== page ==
Socialism and Sociability

Ever since Obama made his speech about how “you didn’t build that” because even if you build a business from nothing, you have roads, we have a curious madness on the left.  Every time you say anything about socialism or mention that government is too big, you get someone yelling at you that if you want freedom you don’t need roads.

There was a meme a friend of mine put on a facebook group some months ago (and which I didn’t steal because I’m stupid) which perfectly showed this.  There was this pissed off guy rolling up what was clearly a bad layer of asphalt on a road and the caption was “Libertarianism?  Well, you won’t be needed this.”

Yesterday I came across this when I shared on Facebook my PJMedia post about the corrupting nature of socialist governments (most of Europe) and a guy commented that hey, a little socialism was good, it was a lot that was bad, and then used the quote about government being a good servant but a bad master, but applied it to SOCIALISM.  He actually gave as an example of things that the government allowed us to have ROADS.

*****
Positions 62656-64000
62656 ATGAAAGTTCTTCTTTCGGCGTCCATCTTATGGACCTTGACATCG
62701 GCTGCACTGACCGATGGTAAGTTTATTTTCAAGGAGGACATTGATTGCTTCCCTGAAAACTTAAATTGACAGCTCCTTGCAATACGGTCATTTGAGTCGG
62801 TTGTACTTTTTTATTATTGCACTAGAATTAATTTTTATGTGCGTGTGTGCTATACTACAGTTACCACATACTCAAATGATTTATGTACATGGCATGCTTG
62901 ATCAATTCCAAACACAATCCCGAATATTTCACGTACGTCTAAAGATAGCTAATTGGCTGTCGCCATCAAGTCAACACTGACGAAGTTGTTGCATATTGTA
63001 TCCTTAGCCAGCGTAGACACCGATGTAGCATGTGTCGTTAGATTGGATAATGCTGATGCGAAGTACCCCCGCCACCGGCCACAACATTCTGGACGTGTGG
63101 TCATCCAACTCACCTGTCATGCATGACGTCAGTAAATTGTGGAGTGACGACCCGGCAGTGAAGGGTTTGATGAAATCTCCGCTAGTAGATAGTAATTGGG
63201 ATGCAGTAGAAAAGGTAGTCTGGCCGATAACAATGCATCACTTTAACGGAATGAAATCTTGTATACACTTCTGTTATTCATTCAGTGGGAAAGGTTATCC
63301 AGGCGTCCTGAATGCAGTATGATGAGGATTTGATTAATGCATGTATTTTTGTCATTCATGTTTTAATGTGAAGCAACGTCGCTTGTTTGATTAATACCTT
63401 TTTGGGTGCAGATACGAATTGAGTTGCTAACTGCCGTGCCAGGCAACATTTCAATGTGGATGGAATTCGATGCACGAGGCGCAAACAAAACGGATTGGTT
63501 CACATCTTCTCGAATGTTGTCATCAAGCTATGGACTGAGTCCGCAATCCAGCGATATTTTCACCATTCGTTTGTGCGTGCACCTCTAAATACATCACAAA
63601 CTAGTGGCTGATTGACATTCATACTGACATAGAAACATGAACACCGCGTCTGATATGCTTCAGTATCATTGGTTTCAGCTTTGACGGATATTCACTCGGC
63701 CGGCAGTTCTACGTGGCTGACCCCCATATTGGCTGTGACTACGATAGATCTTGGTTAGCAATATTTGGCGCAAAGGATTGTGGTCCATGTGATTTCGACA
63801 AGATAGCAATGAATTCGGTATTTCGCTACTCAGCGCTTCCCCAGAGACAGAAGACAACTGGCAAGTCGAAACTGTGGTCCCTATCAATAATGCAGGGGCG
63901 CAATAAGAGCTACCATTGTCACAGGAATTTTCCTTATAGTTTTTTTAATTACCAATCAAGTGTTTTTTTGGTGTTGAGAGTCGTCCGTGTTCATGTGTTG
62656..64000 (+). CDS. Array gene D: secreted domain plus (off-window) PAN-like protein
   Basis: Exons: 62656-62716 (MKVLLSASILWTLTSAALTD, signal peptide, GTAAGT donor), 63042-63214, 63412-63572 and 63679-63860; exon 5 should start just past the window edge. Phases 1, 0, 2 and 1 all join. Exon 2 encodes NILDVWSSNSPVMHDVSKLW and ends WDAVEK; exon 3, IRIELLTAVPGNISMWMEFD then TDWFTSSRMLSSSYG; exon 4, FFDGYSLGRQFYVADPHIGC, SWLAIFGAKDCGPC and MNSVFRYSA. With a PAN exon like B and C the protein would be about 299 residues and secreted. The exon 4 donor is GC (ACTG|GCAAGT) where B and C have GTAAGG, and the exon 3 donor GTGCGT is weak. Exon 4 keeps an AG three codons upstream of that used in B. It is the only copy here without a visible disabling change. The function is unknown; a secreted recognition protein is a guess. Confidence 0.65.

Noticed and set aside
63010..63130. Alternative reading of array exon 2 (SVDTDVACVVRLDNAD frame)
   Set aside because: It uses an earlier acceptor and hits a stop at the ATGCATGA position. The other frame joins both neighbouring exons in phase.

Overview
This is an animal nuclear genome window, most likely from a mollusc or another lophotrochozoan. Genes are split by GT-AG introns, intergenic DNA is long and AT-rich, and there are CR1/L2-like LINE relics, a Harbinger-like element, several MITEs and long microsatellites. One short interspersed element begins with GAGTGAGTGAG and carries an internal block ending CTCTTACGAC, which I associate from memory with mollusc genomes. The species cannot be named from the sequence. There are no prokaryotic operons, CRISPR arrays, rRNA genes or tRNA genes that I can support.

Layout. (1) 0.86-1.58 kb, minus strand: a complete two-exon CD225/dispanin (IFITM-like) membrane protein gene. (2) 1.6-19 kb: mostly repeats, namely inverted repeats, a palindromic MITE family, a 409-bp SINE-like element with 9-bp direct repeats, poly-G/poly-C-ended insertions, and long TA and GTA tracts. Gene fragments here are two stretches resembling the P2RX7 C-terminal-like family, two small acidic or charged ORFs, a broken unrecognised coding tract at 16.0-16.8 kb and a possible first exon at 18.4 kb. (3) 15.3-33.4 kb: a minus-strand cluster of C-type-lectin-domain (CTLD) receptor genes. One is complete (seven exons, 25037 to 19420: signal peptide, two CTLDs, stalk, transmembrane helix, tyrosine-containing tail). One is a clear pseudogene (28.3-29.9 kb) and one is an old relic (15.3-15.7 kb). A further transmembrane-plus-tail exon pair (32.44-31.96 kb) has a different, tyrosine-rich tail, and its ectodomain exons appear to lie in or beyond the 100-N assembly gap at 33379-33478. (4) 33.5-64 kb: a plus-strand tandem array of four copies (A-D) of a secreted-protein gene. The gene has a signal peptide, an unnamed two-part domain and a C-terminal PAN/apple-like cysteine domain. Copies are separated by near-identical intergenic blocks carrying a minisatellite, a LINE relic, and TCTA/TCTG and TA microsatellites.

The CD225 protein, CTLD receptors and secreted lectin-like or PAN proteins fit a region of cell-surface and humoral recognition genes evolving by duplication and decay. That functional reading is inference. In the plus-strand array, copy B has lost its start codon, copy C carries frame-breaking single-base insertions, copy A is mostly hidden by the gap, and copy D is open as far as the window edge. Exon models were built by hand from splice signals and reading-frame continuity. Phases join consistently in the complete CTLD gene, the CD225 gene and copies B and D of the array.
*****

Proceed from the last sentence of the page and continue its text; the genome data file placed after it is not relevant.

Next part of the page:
Seriously, I’m starting to think this is some form of psychosis, like Obama spoke and replaced the contents of these people’s heads with an obsession about ROADS being a thing of socialism.

Of course there were roads long before socialism.  There were roads under every possible form of government, because humans have to get around.  Roman roads, under both the republic and the empire were a thing we still envy, built for the ages.  And they were certainly not socialist.  (Not that any of us would want to live under their system of government, either, but that’ doesn’t matter because every system of government had roads.)

The road thing is particularly puzzling since I know that colonists in the Americas put up roads and that my parents, under the (then) National Socialist regime paid to have their road paved.  (They and their neighbors, of course.)

He also refered to the government monopoly over roads, which made me scratch my head, because as far as I know there is no such thing.  As a proof, there are tons of private roads.  More importantly, in condo-like developments, with the entire neighborhood being managed, the roads are often owned by the association/people who manage the condos, not by any government.